Comment: Stanley Mailman - In Memoriam

Immigration Daily notes with sadness the passing of Stanley Mailman at the age of 86 in New York City. Mr. Mailman was one of the most influential fugures in the immigration bar in the past half century. Please find below some thoughts of Ted Chiappari, Stanley's partner in the last firm he was with; Austin Fragomen, who is well positioned to comment on Stanley's impact on the field; Greg Siskind, a prolific author in the field; and Stephen Yale-Loehr, who was the co-author with Stanley of the immigration treatise.

Stanley Mailman: A Remembrance By Stephen Yale-Loehr

Stanley Mailman, a prominent immigration lawyer and past president of the American Immigration Lawyers Association (AILA), passed away in his New York City home on December 3 surrounded by his family. He was 86.

Stanley received both his B.A. and J.D. from Cornell University and his LL.M. in international law from New York University. He served on the boards of the Lawyers Committee for Human Rights (now Human Rights First), the American Foreign Law Association, and the International Rescue Committee. He received numerous AILA awards, including the Edith Lowenstein Award for excellence in immigration law and the Elmer Fried Award for scholarship.

Stanley was a coauthor of Immigration Law and Procedure, the leading 21-volume immigration law treatise, for 25 years. He wrote a regular immigration law column for the New York Law Journal for 30 years.

Stanley was born in New York City in 1930. His parents had immigrated to the United States at the end of the Great War from what was then Russia. His dad Nathan was a skilled furrier. His mother Helen was an enterprising milliner and business owner.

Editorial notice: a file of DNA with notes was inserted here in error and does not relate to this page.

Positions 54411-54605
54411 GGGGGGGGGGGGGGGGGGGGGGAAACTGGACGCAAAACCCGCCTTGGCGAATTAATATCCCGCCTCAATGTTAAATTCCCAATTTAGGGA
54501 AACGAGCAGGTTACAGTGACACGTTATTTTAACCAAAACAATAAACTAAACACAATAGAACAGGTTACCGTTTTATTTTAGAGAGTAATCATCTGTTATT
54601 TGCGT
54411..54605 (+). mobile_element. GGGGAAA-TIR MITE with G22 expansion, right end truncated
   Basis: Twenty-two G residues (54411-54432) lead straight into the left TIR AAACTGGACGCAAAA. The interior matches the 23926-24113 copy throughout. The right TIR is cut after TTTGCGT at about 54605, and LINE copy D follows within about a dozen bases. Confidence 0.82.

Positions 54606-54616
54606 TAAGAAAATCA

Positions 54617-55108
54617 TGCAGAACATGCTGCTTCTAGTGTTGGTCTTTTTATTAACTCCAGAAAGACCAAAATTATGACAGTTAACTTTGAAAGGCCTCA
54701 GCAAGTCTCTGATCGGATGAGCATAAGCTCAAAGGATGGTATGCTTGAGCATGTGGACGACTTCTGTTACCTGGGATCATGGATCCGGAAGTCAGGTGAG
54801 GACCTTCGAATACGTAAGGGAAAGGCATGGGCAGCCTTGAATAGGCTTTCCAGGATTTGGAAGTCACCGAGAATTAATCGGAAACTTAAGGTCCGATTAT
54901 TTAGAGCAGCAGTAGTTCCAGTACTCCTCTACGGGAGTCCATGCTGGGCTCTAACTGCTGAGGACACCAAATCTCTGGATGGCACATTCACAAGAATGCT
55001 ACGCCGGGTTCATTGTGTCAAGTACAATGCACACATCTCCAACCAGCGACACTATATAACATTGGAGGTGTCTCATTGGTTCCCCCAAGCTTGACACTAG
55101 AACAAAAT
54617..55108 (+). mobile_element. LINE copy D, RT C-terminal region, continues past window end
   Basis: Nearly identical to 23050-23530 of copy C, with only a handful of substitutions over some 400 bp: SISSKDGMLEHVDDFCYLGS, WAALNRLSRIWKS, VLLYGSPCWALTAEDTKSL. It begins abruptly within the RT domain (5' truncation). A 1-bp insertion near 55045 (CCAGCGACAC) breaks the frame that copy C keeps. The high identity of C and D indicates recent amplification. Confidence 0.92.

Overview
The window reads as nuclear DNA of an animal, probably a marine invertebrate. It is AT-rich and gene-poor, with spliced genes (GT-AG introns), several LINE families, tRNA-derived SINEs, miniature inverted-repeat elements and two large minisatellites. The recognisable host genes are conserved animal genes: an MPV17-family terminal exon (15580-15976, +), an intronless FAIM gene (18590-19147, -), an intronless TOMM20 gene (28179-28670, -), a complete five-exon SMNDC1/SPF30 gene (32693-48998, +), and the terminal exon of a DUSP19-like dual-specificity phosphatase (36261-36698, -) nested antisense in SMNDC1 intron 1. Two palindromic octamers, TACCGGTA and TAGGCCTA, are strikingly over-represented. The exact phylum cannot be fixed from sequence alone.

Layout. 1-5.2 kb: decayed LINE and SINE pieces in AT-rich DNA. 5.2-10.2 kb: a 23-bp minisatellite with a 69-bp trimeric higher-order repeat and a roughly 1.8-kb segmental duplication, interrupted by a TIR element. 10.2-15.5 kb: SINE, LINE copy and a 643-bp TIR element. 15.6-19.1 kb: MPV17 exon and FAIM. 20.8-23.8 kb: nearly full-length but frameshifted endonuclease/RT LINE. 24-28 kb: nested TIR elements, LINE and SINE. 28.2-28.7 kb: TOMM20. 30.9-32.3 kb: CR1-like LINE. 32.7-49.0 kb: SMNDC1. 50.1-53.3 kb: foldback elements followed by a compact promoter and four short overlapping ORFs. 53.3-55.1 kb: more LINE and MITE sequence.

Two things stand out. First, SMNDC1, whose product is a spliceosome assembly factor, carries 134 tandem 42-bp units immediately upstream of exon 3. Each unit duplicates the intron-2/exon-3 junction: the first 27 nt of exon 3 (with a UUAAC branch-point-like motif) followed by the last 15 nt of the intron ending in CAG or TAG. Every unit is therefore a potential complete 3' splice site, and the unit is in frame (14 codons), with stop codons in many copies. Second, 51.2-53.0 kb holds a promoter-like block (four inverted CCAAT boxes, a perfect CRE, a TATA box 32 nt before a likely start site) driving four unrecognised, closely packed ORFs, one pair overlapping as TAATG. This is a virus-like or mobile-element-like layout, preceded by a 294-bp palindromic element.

Stanley began practicing immigration law under the tutelage of Elmer Fried, one of the early experts in the emerging field. Stanley would go on to become a pioneer and scholar of immigration and asylum law. Small in stature, Stanley was a giant in immigration law.

Stanley mainly practiced business immigration law, most recently at Satterlee, Stephens, Burke & Burke, but was also a strong advocate for the civil rights of immigrants. Three examples follow.

First, in 1980, during the Haitian refugee crisis, Stanley joined other lawyers to successfully advocate for imprisoned refugees being denied proper representation and fair hearings. In Bertrand v. Sava, 684 F.2d 204 (2d Cir. 1981), he and others successfully argued that federal courts could hear habeas corpus claims to review allegations that immigration officials abused their discretion in denying parole to detained Haitians. Ira Kurzban, who worked on some of the Haitian cases with Stanley, remembers him as a soft-spoken hero and a wonderful, thoughtful, careful lawyer. Allan Wernick, another lawyer who also worked on the Haitian cases, remembers Stanley telling him that even though AILA attorneys were working on behalf of Haitian detainees pro bono, "we should treat them the same as paying clients."

Second, in Tibke v. INS, 335 F.2d 42 (2d Cir. 1964), Stanley successfully argued that the immigration agency interpreted the adjustment of status provision in the Immigration and Nationality Act too narrowly for a lawful permanent resident who sought a discretionary waiver of inadmissibility in deportation proceedings.

Third, in Stokes v. INS, 393 F. Supp. 24 (S.D.N.Y 1975), Stanley filed an amicus brief in a case successfully challenging the constitutionality of certain marriage-related green card procedures used by the New York City immigration office. The case ultimately ended in a consent decree requiring the immigration agency to follow certain interview procedures in marriage-related green card cases.